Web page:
When I heard about the project, I thought it was probably one of the following:
  1. An idiosyncratic but loving tribute to an iconic jazz album that everyone hears at some point in their lives, even if they’re not a jazz fan
  2. A commentary on the state of jazz, particularly mainstream jazz, where recreations of bop and Blue Note happen with regularity
  3. A clever piece of self-promotion, guaranteed to get a response. As they say, “Any publicity is good publicity.”
  4. All of the above
Whatever the band’s original intent, they have certainly succeeded at #3. I frankly don’t care how well the band “succeeded” at the project; by definition it will be different, no matter how hard they tried to ape the original. In a weird way, I admire their resolve, because it’s one thing to say, “Hey, let’s practice and record as close a copy of Kind of Blue as we can” and another to actually go do it.

One unexpected side effect of listing to MOPDK’s version is it made me want to go back and listen to the original, something I hadn’t done in years. I bookmarked certain passages in my brain, interested in how Miles and his band had played them. So if nothing else, perhaps MOPDK has done us a service, by causing us to focus again on the genius of that group in that time, and making us realize that, as in all things, time marches on and so must the music some of us still like to call Jazz.

Saturday, November 1, 2014

Erik Hove Chamber Ensemble - Saturated Colour

Erik Hove Chamber Ensemble
Saturated Colour 

Erik Hove - Saxophone, flute, clarinet
Anna Webber - Flute
Krisjana Thorsteinson - Oboe
Bradley Powell - Clarinet
Andy King - Trumpet
Josh Zubot - Violin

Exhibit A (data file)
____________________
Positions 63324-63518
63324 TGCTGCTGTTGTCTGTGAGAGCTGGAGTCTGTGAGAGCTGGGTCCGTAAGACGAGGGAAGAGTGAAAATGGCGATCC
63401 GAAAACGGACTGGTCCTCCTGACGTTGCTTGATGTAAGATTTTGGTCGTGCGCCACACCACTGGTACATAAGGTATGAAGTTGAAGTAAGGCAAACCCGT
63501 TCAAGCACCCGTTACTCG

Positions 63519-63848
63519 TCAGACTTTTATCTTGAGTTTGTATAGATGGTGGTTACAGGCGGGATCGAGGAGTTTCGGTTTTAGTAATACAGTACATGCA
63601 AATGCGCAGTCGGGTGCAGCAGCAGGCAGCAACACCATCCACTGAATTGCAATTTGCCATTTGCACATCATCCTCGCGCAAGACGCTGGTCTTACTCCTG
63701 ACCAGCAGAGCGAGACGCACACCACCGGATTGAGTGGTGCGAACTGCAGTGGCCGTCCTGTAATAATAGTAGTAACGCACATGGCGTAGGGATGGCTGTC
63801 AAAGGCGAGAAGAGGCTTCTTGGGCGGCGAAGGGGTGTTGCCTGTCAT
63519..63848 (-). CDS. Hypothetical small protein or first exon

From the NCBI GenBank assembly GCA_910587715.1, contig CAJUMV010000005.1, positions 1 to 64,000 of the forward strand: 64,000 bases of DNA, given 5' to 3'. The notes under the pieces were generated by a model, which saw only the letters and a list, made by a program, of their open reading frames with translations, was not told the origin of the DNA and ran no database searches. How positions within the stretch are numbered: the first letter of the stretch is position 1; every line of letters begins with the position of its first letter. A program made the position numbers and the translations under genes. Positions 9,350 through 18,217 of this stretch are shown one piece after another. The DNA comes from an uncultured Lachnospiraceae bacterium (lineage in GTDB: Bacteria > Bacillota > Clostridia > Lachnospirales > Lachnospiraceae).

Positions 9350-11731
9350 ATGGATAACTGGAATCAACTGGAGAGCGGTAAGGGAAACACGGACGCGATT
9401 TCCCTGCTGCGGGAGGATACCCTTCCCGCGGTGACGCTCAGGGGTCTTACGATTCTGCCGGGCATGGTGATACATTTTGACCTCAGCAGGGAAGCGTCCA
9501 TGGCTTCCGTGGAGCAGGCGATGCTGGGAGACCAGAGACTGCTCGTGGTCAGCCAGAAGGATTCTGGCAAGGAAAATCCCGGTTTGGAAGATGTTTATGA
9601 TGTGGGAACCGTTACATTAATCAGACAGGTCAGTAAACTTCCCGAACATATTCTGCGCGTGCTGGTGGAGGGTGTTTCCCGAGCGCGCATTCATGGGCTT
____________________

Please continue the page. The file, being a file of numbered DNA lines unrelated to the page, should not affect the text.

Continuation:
Thomas Quail - Viola
Jane Chan - Cello
Remi-Jean Leblanc - Bass
Evan Tighe - Drums 

Erik Hove is a Canadian musician that came to my attention via Anna Webber, who plays flute in his Ensemble, and who recently released an excellent disc of her own, SIMPLE. His ten-piece group features a jazz rhythm section married to a small contemporary chamber ensemble, and as he states, “explore(s) a synthesis of contemporary compositional concepts with current ideas from jazz and improvised music…” 

Hove composed all the selections and plays woodwinds on Saturated Colour. It took me a minute to get used to the unusual harmonies he uses, but once I acclimated I was all in. It reminds me a little of Steve Lehman’s Octet, and no wonder, as both Lehman and Hove have been influenced by the spectral techniques of composers such as Murail. Both Hove and Lehman play alto, and both have a tart, angular style. But Hove definitely has his own take on the spectral school, with more pastel shading to his music and a more impressionistic approach vs. Lehman. 

The spectral influence does result in that unique shimmering sound that I noted in my review of Lehman’s Mise en Abîme, and as I listened to Saturated Colour I had the feeling of being held in suspended animation. Hove makes beautiful use of the combination of woodwinds and strings in the arrangements, such as on the track Ascending. There’s a slight third-steam influence here as well, which I really dig, but without the stiffness or stuffiness that is sometimes ascribed to that movement.

This is an intriguing CD whose subtle charms reveal themselves through repeated listens. At times it sounds as if it might veer off into Gil Evans-influenced big band territory, but then Hove will throw in a curve ball to prevent things from getting too comfortable. 

Enigmatic, in a good way.